The diverse groups of volunteers responding to COVID-19 around the world are a source of positivity and hope. But volunteers are not simply a source of free labour. Volunteering is both political and influenced by...

Cape Town's creative firms are business innovators – but they're vulnerable

By Jen Snowball

In 1941 Hedy Lamarr, a Hollywood actress, and George Antheil, an experimental composer, patented frequency hopping. The technique is still used today for secure radio communications, Wi-Fi, GPS and Bluetooth. Frequency...

Economic policy remains hotly contested in South Africa: this detailed history shows why

By Edward Webster

Economic inequality in post-apartheid South Africa has deepened. This is not what was expected. Firstly, the African National Congress (ANC) won an overwhelming victory in the 1994 elections and promised to significantly...

COVID-19 is eroding scientific field work – and our knowledge of how the world is changing

By Richard B. Primack Et Al

Editors note: Summer is prime time across much of North America for scientists to do field research outdoors. But this year the COVID-19 pandemic is forcing many researchers to cancel or scale back their plans. We asked...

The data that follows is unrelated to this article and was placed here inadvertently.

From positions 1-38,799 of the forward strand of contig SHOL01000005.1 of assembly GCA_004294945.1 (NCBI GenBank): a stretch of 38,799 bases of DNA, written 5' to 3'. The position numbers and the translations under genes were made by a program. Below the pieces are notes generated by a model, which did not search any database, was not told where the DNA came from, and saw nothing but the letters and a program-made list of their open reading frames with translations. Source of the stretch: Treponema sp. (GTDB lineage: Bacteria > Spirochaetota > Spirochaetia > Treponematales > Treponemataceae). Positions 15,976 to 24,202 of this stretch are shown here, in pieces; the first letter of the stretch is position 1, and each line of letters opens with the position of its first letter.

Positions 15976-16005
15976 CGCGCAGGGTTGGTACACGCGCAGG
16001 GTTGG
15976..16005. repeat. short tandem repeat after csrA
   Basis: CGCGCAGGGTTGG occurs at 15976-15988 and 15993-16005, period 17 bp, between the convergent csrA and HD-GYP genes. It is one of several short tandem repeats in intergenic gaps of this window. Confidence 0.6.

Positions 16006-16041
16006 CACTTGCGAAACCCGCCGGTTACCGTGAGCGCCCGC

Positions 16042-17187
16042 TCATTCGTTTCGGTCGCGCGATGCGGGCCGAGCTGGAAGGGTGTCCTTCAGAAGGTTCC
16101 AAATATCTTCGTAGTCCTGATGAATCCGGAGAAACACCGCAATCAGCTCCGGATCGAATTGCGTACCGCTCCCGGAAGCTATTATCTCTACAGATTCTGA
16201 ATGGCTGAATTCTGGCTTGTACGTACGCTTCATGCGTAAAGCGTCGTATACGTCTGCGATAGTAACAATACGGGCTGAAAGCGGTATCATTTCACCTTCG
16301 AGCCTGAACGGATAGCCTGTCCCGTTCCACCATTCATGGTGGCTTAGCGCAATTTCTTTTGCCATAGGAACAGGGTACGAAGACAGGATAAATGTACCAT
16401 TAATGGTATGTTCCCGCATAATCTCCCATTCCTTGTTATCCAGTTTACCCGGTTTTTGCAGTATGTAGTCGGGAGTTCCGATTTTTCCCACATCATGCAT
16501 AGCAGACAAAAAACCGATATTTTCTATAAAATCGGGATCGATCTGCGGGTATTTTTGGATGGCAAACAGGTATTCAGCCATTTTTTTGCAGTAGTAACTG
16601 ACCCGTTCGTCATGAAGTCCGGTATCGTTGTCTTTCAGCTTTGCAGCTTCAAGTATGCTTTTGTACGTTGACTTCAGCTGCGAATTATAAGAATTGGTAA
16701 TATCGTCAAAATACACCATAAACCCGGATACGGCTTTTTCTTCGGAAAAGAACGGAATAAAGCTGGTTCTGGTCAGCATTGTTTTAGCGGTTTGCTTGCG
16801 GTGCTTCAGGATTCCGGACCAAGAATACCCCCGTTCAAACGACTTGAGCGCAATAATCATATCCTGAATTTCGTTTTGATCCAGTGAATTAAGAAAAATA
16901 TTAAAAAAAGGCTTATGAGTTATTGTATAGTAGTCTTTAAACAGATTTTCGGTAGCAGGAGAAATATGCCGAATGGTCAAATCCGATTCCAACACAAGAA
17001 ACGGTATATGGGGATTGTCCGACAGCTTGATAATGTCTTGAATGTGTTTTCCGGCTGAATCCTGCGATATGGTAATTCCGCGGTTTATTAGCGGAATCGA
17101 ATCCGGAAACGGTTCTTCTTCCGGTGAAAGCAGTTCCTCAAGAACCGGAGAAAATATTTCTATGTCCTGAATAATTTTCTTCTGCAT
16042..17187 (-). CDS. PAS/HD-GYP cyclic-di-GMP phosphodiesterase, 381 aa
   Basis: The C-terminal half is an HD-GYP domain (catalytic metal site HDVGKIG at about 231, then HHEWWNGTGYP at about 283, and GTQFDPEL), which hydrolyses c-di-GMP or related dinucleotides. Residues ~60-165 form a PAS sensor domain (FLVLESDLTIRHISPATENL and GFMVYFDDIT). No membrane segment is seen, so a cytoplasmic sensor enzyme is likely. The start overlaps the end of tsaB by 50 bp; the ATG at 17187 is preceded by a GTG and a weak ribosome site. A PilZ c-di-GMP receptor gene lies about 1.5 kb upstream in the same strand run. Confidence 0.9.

US seeks to change the rules for mining the Moon

By Scott Shackelford

Private industries have helped drop the cost of launching rockets, satellites and other equipment into space to historic lows. That has boosted interest in developing space both for mining raw materials such as silicon...

68% of Americans do not have a will

By Reid Kress Weisbord Et Al

Significant Figures is a series from The Conversation where scholars explain an important number in the news. As the coronavirus pandemic sweeps through the country, more people may find themselves in urgent...

Developing countries are facing economic disaster

While attention in developed countries has been focused inward on the effects of the pandemic at home and the anticipated exit from lockdown, an economic and health disaster is emerging in developing counties that make up...